The renowned Venezuelan journalist and writer, Luis Britto Garcia agreed to this interview after writing an article recently about the private media and its distorting of the facts that are happening in the Caribbean country, two months since the protests began. Protests – which Britto characterises as “minority” – against the government of Nicolas Maduro. During the conversation, he observes a growing division within the Venezuelan opposition, and he analyses the work of Gene Sharp, a US political scientist, and his theory of “soft coups”.
La Epoca – Two months after the destabilising events began in Venezuela, what is your evaluation of the situation the country is currently experiencing? How do you believe the dialogue that Maduro has pushed for, together with the foreign ministers of Unasur, who are currently in Caracas for the second time in three weeks, has affected things?
Luis Britto Garcia – The wave of violence has decreased. It’s opportune to clarify, for the international public, that in the majority of the cases it wasn’t about protests, but rather blocking roads in a few municipalities with opposition mayors and police, who protect the violent people as they take their neighbours hostage. Drug traffickers wanted by Interpol and paramilitaries have been detained leading or supporting these operations.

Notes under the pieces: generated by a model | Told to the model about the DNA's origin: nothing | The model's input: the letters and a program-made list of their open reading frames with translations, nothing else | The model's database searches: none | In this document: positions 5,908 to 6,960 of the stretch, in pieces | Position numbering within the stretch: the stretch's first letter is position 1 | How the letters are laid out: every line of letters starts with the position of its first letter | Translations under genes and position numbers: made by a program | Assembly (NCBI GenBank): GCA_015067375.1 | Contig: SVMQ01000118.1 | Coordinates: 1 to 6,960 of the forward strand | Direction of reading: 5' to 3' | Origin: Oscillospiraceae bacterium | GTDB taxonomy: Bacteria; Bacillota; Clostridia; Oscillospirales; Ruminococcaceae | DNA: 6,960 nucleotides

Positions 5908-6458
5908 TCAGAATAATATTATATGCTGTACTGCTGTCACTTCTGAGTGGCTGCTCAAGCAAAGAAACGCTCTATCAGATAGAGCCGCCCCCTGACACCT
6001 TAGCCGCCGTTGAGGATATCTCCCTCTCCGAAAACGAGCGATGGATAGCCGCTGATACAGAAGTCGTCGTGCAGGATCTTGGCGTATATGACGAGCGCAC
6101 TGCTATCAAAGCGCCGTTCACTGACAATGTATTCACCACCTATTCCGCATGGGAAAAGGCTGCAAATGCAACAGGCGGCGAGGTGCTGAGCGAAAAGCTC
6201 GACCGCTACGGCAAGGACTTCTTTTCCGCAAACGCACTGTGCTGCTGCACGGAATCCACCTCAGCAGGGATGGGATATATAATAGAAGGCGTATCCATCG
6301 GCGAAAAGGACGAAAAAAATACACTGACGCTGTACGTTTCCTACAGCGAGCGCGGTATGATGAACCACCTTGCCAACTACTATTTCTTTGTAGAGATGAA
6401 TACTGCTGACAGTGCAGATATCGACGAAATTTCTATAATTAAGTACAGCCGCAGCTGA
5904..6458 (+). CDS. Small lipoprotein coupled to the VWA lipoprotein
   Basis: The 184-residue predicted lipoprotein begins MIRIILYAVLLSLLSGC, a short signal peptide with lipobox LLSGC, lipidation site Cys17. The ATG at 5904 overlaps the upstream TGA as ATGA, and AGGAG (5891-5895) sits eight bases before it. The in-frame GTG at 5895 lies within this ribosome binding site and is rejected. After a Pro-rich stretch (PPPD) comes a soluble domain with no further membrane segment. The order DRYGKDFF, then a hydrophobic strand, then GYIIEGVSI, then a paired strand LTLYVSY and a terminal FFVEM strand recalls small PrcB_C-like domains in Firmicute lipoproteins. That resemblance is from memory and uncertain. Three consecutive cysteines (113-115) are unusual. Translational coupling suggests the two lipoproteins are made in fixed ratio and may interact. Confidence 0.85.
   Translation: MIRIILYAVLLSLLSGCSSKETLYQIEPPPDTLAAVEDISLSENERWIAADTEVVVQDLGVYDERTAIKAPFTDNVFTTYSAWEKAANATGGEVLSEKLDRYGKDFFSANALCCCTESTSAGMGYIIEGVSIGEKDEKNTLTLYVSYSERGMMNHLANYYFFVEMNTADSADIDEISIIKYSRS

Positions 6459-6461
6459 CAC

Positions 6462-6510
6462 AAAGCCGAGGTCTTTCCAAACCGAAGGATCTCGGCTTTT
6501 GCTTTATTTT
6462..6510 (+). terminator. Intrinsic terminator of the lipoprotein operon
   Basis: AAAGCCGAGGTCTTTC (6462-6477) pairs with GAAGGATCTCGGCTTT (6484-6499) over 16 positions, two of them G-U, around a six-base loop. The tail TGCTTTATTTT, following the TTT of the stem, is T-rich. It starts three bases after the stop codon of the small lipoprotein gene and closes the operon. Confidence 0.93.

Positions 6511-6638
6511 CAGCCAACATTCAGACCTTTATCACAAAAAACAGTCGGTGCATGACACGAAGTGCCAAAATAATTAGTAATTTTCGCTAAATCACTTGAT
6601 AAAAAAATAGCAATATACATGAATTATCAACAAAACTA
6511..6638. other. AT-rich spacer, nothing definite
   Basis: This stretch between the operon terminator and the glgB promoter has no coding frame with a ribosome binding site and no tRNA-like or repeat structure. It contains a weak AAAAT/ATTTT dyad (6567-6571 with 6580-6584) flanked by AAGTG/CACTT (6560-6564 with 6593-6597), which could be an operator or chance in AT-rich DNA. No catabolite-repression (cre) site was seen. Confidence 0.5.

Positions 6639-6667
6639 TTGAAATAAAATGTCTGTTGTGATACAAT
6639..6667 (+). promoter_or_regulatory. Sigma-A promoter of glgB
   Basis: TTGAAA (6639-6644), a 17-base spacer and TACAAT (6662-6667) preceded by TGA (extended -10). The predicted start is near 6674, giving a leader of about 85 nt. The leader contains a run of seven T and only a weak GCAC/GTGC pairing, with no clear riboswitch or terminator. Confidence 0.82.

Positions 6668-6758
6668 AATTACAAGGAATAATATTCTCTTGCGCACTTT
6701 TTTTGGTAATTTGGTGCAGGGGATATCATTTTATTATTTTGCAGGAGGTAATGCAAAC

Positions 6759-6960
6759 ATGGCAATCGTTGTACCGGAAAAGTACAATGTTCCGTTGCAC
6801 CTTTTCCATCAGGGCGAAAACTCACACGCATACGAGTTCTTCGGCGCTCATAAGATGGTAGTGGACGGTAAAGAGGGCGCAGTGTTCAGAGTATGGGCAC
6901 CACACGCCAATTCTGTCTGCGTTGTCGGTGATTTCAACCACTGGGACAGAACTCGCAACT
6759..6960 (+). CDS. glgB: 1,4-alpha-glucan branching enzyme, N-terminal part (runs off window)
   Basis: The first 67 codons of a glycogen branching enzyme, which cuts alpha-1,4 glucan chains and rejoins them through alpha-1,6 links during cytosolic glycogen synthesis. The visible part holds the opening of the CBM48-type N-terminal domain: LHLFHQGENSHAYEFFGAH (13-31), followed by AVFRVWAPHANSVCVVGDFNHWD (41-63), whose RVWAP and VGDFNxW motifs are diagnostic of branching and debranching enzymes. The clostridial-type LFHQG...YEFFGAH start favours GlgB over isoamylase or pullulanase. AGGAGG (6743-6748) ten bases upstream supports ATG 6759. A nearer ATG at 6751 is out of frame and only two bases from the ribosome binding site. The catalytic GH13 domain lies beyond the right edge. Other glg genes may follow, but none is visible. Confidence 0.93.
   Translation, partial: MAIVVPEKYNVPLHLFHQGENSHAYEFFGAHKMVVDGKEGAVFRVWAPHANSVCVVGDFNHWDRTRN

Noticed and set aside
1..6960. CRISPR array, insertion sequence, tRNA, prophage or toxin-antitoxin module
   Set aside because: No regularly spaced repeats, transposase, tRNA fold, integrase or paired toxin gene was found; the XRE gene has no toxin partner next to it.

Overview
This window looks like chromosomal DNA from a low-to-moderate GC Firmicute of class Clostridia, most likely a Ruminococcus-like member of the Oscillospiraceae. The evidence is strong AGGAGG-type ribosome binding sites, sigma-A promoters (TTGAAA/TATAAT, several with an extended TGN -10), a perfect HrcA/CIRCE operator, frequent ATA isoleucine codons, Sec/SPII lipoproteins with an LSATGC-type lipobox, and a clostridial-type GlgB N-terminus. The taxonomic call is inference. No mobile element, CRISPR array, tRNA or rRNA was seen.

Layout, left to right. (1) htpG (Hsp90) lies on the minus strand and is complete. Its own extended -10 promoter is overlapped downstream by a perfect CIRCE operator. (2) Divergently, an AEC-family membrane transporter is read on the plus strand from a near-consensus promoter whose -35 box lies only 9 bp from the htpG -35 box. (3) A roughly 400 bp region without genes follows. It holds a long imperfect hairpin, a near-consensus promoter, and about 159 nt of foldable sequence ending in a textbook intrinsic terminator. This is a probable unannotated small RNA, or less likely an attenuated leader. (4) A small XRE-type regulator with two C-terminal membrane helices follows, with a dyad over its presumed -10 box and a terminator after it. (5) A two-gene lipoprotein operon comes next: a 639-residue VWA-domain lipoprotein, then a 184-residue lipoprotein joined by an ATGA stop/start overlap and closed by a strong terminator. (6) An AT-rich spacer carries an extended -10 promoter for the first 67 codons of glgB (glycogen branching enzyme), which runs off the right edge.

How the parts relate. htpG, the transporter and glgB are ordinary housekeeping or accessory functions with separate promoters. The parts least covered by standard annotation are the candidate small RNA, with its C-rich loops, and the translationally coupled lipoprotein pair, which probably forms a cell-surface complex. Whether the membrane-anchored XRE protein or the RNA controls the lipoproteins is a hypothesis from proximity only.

Venezuela has 335 municipalities, the attacks occurred at the start in just 19, later they reduced to three, and today, sometimes there are sporadic road blocks, always protected by local opposition police.
What do you think is the role of the mass private Venezuelan media, in this time of political instability that the country is experiencing? Additionally, what role do you think the international mass media fulfils in creating a distorted image of Venezuela?
The events in Venezuela have paved the way for an anthology collection of violations of ethics and of the veracity of information provided by the media, which effectively in our country the majority of the mass media is private and opposition-aligned, like the advertisers which sustain them. The international and national media have circulated photos of repression from Egypt, Greece, Libya, Syria, Spain, and other countries, falsely affirming that they were from Venezuela. They have falsified mobilisations of a sector that is a minority even within the opposition, presenting them as representing “the students”, “the youth” or “the country”. I think it’s essential to insist that in Venezuela, the youth represent over 60% of the population; that one in three Venezuelans is studying, one in every ten in higher education institutions, almost all for free. If a sector of such magnitude were against Bolivarianism, then it would never have won elections, nor would it be able to stay in power.